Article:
Teen Suspended Over Anti-Bullying Video Returns to School

The superintendent said the matter had been "dealt with"

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    NEWSLETTERS

    The Long Island teenager suspended for five days over an anti-bullying video she created that featured a fake suicide has returned to school. 

    Jessica Barba, 15, and her father met with school district officials Thursday morning. Barba said the suspension will be wiped from her record at Longwood High School. 

    Teen Suspended Over Anti-Bullying Video Returns to School

    [NY] Teen Suspended Over Anti-Bullying Video Returns to School
    The Long Island teenager suspended for five days over an anti-bullying video she created that featured a fake suicide has returned to school. (Published Thursday, May 24, 2012)

    Longwood Superintendent Allan Gerstenlauer said in a statement  that the matter had been "thoroughly investigated and dealt with" but added he could not comment with any detail because of student privacy laws.

    Barba shot the controversial six-minute video for an assignment in her business and communications class. She says she had been asked to create a persuasive promo or advertisement.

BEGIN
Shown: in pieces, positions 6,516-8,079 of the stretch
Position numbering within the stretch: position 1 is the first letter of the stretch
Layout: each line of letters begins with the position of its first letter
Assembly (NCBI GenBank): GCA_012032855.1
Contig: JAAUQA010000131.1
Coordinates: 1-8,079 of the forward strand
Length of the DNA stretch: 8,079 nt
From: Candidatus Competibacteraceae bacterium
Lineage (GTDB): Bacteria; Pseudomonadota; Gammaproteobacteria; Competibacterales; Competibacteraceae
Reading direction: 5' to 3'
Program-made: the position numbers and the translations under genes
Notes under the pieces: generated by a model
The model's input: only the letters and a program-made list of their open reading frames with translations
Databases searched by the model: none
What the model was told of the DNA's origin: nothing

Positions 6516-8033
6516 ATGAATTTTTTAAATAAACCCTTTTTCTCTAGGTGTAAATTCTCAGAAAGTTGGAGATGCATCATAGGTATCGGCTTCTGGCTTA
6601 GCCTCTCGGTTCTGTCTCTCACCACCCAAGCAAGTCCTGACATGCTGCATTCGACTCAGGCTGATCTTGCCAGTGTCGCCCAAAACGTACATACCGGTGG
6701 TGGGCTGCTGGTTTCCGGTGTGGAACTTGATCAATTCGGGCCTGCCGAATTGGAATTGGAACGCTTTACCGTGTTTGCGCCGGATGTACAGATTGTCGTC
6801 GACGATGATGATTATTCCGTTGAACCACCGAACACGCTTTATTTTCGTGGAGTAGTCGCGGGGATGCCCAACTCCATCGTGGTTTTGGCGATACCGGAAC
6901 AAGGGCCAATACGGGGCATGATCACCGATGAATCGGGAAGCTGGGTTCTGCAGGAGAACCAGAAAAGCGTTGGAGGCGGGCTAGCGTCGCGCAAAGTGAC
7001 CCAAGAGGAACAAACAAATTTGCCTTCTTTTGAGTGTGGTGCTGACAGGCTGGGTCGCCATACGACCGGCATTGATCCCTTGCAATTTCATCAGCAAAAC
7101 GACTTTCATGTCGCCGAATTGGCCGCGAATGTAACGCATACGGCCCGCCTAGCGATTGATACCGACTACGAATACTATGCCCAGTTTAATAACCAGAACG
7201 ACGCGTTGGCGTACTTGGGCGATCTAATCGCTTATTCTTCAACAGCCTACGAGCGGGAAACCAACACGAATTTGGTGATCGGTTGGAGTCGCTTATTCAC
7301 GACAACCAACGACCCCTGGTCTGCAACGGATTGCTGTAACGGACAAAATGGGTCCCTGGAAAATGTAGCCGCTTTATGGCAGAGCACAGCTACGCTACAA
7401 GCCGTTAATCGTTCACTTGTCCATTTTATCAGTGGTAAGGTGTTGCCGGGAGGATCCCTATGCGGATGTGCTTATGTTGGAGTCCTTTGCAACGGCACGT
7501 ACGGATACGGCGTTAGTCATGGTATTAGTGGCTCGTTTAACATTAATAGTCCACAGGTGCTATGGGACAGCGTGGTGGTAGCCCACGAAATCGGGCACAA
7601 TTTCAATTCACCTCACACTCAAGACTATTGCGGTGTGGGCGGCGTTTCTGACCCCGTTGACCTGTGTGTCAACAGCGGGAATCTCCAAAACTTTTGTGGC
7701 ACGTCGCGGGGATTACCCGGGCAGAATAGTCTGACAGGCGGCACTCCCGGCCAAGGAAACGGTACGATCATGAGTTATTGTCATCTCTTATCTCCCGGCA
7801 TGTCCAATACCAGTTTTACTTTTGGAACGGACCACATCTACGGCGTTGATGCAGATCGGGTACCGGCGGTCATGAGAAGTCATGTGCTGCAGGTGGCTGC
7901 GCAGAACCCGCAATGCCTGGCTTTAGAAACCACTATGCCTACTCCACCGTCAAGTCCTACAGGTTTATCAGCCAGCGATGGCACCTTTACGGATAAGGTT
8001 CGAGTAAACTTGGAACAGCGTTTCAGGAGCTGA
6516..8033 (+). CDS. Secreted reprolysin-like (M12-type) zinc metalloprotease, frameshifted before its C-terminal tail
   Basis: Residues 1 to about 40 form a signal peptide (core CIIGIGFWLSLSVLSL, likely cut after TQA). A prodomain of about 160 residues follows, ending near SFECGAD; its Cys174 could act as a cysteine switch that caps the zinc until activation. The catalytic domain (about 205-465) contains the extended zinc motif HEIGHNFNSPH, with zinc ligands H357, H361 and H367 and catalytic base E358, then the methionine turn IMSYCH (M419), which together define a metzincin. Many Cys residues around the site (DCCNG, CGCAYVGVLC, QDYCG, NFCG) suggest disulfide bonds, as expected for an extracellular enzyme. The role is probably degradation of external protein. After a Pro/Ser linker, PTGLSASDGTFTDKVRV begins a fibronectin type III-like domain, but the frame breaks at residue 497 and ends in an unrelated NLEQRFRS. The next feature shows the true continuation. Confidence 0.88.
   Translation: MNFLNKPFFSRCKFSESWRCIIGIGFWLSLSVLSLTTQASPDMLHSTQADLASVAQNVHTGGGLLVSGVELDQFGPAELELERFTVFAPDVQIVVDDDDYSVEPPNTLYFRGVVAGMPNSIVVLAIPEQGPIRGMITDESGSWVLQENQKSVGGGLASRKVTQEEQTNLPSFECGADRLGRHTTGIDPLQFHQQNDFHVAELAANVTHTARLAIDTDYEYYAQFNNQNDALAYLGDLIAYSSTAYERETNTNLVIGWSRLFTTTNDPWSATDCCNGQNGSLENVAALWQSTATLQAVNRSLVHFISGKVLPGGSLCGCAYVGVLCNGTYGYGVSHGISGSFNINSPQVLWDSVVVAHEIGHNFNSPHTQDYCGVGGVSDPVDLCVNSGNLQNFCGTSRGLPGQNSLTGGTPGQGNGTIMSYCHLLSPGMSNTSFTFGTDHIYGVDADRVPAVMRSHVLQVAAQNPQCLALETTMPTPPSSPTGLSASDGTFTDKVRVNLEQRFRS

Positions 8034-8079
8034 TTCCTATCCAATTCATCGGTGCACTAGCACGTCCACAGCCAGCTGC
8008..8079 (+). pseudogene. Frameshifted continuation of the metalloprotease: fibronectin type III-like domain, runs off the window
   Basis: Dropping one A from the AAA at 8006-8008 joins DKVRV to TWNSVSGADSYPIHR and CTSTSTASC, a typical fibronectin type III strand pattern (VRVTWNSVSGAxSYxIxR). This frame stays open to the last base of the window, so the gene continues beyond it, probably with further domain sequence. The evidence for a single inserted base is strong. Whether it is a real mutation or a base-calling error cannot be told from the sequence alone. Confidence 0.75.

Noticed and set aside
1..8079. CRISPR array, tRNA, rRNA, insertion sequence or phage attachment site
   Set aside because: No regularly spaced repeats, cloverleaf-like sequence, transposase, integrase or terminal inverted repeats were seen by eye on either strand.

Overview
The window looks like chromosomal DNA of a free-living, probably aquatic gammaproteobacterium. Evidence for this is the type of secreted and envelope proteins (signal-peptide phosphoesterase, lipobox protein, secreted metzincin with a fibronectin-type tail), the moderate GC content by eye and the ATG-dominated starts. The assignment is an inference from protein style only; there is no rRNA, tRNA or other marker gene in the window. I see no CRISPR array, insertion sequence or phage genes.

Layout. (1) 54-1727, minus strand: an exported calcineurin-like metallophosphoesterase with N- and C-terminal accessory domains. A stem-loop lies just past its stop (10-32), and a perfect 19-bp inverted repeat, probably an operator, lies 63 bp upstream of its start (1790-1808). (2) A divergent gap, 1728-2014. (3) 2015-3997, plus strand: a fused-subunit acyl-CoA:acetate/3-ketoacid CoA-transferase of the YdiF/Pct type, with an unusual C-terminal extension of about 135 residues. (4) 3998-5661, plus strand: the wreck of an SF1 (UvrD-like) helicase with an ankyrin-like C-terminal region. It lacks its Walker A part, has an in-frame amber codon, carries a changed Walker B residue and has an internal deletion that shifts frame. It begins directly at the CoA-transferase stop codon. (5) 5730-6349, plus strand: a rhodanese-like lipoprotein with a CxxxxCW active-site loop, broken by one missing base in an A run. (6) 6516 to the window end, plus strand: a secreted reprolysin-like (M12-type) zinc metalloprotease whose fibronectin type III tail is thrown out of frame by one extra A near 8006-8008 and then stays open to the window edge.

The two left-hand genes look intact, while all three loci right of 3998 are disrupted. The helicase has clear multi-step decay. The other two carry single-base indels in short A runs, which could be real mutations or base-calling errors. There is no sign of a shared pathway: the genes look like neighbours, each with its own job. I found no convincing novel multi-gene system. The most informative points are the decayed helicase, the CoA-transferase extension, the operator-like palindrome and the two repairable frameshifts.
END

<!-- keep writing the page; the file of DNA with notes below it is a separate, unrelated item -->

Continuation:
Teen Suspended Over Anti-Bullying Video

    [NY] Teen Suspended Over Anti-Bullying Video
    A Long Island high school student was suspended for five days after she created an anti-bullying video featuring a fictitious suicide for a class project and posted it online. Her classmates are protesting her suspension. Pei-Sze Cheng reports. (Published Wednesday, May 23, 2012)

    In the video, Barba plays a girl who is regularly bullied, falls into a depression, is taunted on social media sites and eventually kills herself. 

    Statements at the beginning and the end say it is fictitious. 

    Barba posted her school project on YouTube and Facebook May 15. The next day, she said a school official told her she was suspended because the video disrupted the school.

    The suspension caused an uproar within the student body. Students began wearing t-shirts that said "Free Jess" and the controversy garnered national attention. 

    After the hearing with school officials Thursday, Barba said she accomplished more than she could have imagined when she undertook the project. 

    "Bullying is 100 percent preventable," she added. 

    Michael Barba has supported his daughter throughout the ordeal. Now that it's over, he says, "I'm the proudest father in the world."

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